The Chemical Wedding–Book Collectors Delight

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Chemical Wedding cover image from Small Beer Press

I know, I know, I’m still waiting for the publication of John Crowley’s 25th Anniversary Edition (I wish she would wake up!) of his best loved work, Little, Big, but I couldn’t resist pledging to the Kickstarter for The Chemical Wedding, a four hundred year old romance by Christian Rosencruetz (Johann Valentin Andreae), re-imagined by  John Crowley, who dubs it the first Science Fiction novel ever written.

To mark the 400th Anniversary of the work, first published in 1616, Small Beer Press will be publishing this new version in November 2016 in diverse editions, paperback and eBook, and have launched a Kickstarter to fund the more exotic limited editions – an exclusive Hard Cover Edition, a Numbered Edition and a Lettered Edition.

Small Beer Press is an American independent publishing company founded and run by husband and wife team, Gavin J Grant and Kelly Link. They publish a range of fine speculative fiction and non fiction. They also established Weightless Books, a DRM free source of eBooks from independent publishers. 

Anyway, The Chemical Wedding looks as if it will be a splendid edition and a real collectable, destined to become a rare book classic. Illustrated throughout with whimsical woodcuts by Theo Fadel, John Crowley’s artist of choice for the book, makes it extra special.

The Kickstarter offers many reward levels, and there are some tempting goodies, such as (limited) signed and inscribed first editions of John Crowley novels, if you pledge for the Hard Cover. Every level from $10.00 upwards receives a DRM free eBook of The Chemical Wedding in the eBook format of your choice.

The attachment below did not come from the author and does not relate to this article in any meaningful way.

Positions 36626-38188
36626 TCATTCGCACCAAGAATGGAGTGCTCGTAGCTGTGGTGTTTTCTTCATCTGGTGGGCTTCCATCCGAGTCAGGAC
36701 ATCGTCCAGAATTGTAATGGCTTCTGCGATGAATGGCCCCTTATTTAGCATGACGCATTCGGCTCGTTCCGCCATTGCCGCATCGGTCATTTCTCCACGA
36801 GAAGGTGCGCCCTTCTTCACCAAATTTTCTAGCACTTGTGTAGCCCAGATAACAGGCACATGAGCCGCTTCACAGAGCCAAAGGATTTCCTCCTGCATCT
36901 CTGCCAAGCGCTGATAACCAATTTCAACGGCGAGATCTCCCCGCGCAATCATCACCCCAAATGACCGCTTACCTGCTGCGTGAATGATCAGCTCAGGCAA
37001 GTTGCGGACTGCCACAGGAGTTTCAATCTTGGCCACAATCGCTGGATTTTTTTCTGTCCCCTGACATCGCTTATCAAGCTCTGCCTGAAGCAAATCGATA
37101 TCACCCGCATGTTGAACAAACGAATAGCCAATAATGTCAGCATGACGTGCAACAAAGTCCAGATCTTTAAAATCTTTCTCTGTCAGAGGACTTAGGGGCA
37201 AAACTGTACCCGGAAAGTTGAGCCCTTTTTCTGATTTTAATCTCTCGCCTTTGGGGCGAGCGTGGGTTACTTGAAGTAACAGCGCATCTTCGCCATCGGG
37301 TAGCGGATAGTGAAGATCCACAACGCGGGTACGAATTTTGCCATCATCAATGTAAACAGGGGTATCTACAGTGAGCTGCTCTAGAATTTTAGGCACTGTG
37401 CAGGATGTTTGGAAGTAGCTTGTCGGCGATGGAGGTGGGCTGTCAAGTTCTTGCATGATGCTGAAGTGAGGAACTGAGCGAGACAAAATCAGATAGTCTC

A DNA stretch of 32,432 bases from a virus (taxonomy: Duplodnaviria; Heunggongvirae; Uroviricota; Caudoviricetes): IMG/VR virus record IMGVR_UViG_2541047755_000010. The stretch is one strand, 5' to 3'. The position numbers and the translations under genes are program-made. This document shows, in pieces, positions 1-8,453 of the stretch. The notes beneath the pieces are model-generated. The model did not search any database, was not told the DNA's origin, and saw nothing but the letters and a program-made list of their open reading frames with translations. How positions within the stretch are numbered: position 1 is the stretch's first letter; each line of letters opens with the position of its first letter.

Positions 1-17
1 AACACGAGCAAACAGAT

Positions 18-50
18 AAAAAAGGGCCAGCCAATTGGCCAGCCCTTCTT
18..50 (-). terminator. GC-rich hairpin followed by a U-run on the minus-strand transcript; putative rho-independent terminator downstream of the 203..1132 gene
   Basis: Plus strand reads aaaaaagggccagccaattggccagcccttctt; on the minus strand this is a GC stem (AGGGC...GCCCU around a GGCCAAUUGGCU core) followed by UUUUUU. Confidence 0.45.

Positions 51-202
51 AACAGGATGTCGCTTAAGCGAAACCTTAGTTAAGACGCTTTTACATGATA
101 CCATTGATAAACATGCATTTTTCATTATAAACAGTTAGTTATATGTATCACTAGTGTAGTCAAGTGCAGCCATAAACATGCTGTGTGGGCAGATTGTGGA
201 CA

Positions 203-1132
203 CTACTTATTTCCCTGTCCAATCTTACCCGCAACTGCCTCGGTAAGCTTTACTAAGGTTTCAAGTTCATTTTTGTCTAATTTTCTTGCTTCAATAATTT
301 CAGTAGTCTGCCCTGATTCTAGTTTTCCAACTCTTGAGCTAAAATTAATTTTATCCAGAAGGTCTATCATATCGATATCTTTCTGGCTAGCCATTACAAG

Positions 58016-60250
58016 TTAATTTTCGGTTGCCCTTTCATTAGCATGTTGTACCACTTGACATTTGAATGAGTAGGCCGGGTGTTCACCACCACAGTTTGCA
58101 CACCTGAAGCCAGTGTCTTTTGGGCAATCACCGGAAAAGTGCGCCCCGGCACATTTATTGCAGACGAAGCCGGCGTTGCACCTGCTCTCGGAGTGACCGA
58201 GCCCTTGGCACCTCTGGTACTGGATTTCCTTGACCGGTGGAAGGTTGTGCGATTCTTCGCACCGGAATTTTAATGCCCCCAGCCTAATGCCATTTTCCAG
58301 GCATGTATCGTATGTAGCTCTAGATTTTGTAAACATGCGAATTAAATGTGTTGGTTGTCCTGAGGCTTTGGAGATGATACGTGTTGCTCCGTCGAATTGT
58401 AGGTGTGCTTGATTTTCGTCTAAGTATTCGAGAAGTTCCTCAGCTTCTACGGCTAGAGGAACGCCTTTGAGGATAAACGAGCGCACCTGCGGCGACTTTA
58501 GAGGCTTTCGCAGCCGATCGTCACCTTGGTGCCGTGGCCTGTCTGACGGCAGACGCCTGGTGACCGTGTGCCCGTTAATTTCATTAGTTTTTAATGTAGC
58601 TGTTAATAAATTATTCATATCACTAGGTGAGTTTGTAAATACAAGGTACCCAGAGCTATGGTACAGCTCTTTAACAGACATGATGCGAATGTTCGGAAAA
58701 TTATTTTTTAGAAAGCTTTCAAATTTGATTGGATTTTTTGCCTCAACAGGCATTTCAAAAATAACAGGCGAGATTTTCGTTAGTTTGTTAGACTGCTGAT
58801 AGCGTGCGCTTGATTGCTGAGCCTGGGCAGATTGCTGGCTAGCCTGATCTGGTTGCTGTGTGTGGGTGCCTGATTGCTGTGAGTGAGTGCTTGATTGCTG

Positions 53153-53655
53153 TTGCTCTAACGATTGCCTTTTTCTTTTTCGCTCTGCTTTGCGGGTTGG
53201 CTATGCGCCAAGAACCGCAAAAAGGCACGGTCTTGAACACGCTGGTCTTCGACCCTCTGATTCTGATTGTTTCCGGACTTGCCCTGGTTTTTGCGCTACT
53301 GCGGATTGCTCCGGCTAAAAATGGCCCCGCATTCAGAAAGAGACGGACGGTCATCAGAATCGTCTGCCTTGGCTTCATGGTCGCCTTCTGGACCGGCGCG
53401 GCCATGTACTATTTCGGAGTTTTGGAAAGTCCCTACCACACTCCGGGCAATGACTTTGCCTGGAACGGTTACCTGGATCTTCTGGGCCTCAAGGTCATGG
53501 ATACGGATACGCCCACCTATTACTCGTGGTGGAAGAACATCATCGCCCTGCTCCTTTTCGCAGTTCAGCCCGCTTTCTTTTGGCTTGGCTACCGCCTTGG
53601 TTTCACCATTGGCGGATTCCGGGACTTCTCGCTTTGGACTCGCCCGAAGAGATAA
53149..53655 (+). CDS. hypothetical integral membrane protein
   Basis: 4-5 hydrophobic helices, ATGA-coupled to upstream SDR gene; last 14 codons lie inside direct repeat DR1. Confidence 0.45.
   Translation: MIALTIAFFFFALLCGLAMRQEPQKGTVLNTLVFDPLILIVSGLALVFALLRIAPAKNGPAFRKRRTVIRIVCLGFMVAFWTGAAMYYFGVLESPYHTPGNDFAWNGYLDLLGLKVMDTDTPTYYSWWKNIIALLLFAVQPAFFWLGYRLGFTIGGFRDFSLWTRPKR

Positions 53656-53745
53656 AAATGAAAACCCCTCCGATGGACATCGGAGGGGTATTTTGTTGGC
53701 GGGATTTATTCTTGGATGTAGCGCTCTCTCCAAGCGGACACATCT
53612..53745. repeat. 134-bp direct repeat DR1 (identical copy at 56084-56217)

If you are a serious bibliophile and love fine editions, the Kickstarter for The Chemical Wedding gives you the opportunity to acquire an exceptionally beautiful first edition at a good price.

Fortunately we will not have to wait 11+ years for it to be published, as Small Beer Press expect the books to be available in October or November 2016.

It will be interesting for me to see which book will arrive first in my mailbox – Little, Big 25 or The Chemical Wedding. Let’s say, I’m not holding my breath for Little, Big as there has been no news on its publication since December last year.

Sunday, May 08, 2016

Instead of a Love Poem by Adi Sappir

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The cello is a melancholy  instrument that evokes a sense of yearning and nostalgia. It is the perfect musical vehicle for introspective and thoughtful songs.

Such is the case with cellist and singer, Adi Sappir’s recently released EP, Instead of a Love Poem, her tribute to Israeli poet Yehuda Amichai.

Adi is Israeli born but makes her home in Melbourne these days and is well known as one of the local trio, The Mercurials, whom I have reviewed previously.

I must admit I had never come across the poetry of Yehuda Amichai, but have since addressed my ignorance of his work, after Adi asked me to review her EP.  He is acclaimed in both Israel and Internationally as poet of remarkable intelligence and acuity, writing about the universal themes of love, death and old age in a fresh and interesting way.

Instead of a Love Poem contains six songs set to Yehuda Amichai poems.  It is a moving celebration of his work, masterfully expressed in music, Adi’s affecting voice blending with the rich tones of her cello to create a soundscape of mournful beauty.